Citizen Action Monitor

“The climate crisis is a sure path to extinction, and the unthinkable has already begun,” says LeftyMathProf…

… “I’m estimating 2025, point of no return; 2030, famine; 2035 barbarism; 2040 human extinction.” —

No 2690 Posted by fw, December 6, 2020

Eric Schechter

“We need a revolution soon, but we’re not ready yet. We need more people explaining what’s what. We need to replace hierarchy with egalitarianism, and replace property with sharing. We’re on the precipice of extinction: nuclear war if our luck doesn’t hold. And extinction by global warming, soon, if present trends continue — Because of destructive economics — Markets are neither wise nor efficient, and beware of greenwashing. A different and better world is possible — The first step is to talk about it. Join the conversation.”Eric Schechter, LeftyMathProf

Eric Schechter’s “political awakening,” as he calls it, began in 2006, shortly before he retired from mathematics. Schechter would describe himself as anarcho-communist, to the few people who know what those terms really mean; to others he just says “share and don’t hit.

Dandelion Salad, an online news and information source, provided the following chronological index to the six parts of Eric Schechter’s 15-minute video and accompanying transcript –

00:06 Part 1. BIG EXPLANATIONS. We need a revolution soon, but we’re not ready yet. We need more people explaining what’s what.

01:39 Part 2. EVIL INSTITUTIONS. We need to replace hierarchy with egalitarianism, and replace property with sharing.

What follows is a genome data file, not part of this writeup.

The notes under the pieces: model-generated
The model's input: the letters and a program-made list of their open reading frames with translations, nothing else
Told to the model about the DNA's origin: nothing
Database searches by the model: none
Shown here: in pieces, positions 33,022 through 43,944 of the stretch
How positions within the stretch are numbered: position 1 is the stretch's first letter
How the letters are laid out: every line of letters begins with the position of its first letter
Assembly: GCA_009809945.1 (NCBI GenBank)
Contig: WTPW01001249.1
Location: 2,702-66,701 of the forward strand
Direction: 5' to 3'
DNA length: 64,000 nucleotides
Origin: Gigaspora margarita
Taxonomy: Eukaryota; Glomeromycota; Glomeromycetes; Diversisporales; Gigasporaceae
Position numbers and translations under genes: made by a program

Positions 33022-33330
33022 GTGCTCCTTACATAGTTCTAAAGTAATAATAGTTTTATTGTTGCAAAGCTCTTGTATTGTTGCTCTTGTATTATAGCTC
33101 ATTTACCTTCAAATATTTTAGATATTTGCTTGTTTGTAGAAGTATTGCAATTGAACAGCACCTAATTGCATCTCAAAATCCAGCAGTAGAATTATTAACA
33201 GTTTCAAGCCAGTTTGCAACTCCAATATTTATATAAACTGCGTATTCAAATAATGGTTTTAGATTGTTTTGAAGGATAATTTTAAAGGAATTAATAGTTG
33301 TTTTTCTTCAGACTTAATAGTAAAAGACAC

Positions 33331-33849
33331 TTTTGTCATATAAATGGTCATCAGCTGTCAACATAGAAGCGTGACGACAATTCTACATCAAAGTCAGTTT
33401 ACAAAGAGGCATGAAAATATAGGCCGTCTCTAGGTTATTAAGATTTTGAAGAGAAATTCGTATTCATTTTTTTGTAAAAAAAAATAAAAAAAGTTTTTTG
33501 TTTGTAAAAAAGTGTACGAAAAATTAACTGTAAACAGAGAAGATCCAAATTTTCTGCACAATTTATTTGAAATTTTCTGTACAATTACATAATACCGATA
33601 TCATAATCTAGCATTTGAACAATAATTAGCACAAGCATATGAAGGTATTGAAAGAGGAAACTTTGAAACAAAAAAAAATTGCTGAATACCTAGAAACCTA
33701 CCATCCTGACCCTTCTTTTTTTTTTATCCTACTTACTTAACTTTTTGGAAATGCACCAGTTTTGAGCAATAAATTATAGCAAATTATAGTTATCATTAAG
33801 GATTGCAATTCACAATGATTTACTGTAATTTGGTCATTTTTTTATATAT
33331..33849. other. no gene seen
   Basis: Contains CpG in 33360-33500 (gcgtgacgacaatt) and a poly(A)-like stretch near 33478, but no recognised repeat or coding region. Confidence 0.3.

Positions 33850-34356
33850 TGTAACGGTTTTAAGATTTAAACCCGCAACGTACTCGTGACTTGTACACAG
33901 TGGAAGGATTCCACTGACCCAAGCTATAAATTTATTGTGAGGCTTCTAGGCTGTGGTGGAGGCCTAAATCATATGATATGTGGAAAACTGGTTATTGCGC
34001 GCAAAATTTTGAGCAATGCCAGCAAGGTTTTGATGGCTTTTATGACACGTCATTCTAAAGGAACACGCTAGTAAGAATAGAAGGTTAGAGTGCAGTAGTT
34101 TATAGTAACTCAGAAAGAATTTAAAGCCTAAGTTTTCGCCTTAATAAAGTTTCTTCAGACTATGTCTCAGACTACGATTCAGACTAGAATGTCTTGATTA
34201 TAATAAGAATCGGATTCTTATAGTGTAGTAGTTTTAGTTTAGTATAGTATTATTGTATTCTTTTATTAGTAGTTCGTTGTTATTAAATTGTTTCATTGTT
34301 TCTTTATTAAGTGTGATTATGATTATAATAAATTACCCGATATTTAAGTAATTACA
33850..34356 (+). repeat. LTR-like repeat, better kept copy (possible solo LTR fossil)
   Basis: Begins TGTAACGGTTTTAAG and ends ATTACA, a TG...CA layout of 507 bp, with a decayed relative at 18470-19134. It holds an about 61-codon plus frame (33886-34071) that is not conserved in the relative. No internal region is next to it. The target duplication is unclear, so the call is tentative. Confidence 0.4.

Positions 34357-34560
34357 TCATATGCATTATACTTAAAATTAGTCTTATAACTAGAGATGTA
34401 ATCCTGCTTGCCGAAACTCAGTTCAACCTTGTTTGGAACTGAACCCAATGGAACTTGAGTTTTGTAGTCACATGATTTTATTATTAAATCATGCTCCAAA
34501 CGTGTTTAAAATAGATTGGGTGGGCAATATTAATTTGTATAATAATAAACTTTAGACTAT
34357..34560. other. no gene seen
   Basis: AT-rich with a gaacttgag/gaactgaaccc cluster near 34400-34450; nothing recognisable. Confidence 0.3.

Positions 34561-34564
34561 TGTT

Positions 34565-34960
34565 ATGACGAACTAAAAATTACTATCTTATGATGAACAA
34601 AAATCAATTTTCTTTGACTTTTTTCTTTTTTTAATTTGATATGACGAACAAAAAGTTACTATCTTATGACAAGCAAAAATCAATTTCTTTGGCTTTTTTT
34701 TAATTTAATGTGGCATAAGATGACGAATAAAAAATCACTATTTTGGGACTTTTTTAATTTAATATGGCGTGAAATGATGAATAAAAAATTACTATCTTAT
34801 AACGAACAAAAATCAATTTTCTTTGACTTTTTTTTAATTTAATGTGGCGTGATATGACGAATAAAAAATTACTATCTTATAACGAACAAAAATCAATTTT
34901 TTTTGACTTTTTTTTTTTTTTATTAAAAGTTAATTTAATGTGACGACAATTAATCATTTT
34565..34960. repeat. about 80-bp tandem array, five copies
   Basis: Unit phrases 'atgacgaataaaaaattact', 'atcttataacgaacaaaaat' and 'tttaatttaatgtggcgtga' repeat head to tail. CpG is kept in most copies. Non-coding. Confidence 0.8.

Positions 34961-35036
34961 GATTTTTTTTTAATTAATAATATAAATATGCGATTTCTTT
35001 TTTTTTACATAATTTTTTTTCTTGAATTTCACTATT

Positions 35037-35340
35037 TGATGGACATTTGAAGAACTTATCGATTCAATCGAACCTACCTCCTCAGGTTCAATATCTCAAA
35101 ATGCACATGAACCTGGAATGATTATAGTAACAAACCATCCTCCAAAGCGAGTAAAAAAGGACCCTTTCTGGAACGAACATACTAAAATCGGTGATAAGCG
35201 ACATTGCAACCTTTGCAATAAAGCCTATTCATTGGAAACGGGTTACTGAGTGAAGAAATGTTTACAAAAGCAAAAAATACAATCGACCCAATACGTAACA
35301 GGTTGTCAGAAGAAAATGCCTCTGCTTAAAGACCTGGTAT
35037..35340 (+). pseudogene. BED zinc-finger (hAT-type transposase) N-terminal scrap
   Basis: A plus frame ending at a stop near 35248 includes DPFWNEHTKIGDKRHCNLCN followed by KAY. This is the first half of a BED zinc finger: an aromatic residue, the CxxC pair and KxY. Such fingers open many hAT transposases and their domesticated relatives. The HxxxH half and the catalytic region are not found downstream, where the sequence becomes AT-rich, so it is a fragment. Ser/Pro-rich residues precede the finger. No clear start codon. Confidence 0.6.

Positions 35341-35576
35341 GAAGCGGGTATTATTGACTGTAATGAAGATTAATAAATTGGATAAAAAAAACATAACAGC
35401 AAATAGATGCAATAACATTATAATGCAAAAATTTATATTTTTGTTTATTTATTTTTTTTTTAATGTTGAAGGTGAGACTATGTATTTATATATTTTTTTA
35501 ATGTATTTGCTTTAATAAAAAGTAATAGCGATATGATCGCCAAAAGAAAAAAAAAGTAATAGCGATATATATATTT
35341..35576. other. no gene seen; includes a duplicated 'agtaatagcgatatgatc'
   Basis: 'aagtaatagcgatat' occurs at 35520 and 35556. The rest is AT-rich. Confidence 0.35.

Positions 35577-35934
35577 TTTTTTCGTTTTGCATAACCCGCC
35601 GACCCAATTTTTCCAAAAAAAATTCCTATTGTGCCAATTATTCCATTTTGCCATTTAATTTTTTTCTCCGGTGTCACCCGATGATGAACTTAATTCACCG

08:05 Part 3. THE PRECIPICE OF EXTINCTION. Nuclear war if our luck doesn’t hold. And extinction by global warming, soon, if present trends continue. Because of …

10:49 Part 4. DESTRUCTIVE ECONOMICS. Markets are neither wise nor efficient, and beware of greenwashing.

14:20 Part 5. A DIFFERENT AND BETTER WORLD. The first step is to talk about it. Join the conversation.

Below is my repost of Schechter’s video and transcript, featuring an embedded You Tube post of the video, with it’s rich collection of images, plus a copy of the original transcript and a few added hyperlinks and images.

Related links in the transcript for this video are available at

To watch the video and read the transcript on Dandelion Salad, click on the following linked title.


Revolution Soon, But Not Yet, by Eric Schechter, Dandelion Salad, December 4, 2020 (15 min)

You Tube Video




The world is not as it appears. The ruling class deceives us, and violently suppresses whistle-blowers and peaceful dissenters. We can expect that violence to increase as understanding spreads, but we must push on. When there are enough of us, we will win.

To end the wars, poverty, ecocide, and other torments, we need great changes. Good intentions are not enough; we must change institutions. Some institutions can’t be reformed, and must be replaced altogether. The plutocrats won’t surrender power voluntarily, so we need a revolution. It must be soon, for the climate clock is running out.

Soon, but not yet. Right now, we’d get it wrong, and just waste time we can’t afford. We’d get it wrong because right now too few people see what is really needed. For instance, if we overthrow the plutocracy but we don’t change our culture fundamentally, then a new plutocracy will quickly develop. Also, right now we simply don’t have enough people on our side; people are always reluctant to make big changes in their lives. But they’ll cooperate when they understand that the alternative is extinction in the very near future. So before we revolt, we need more people explaining what is really going on. This essay is one such explanation.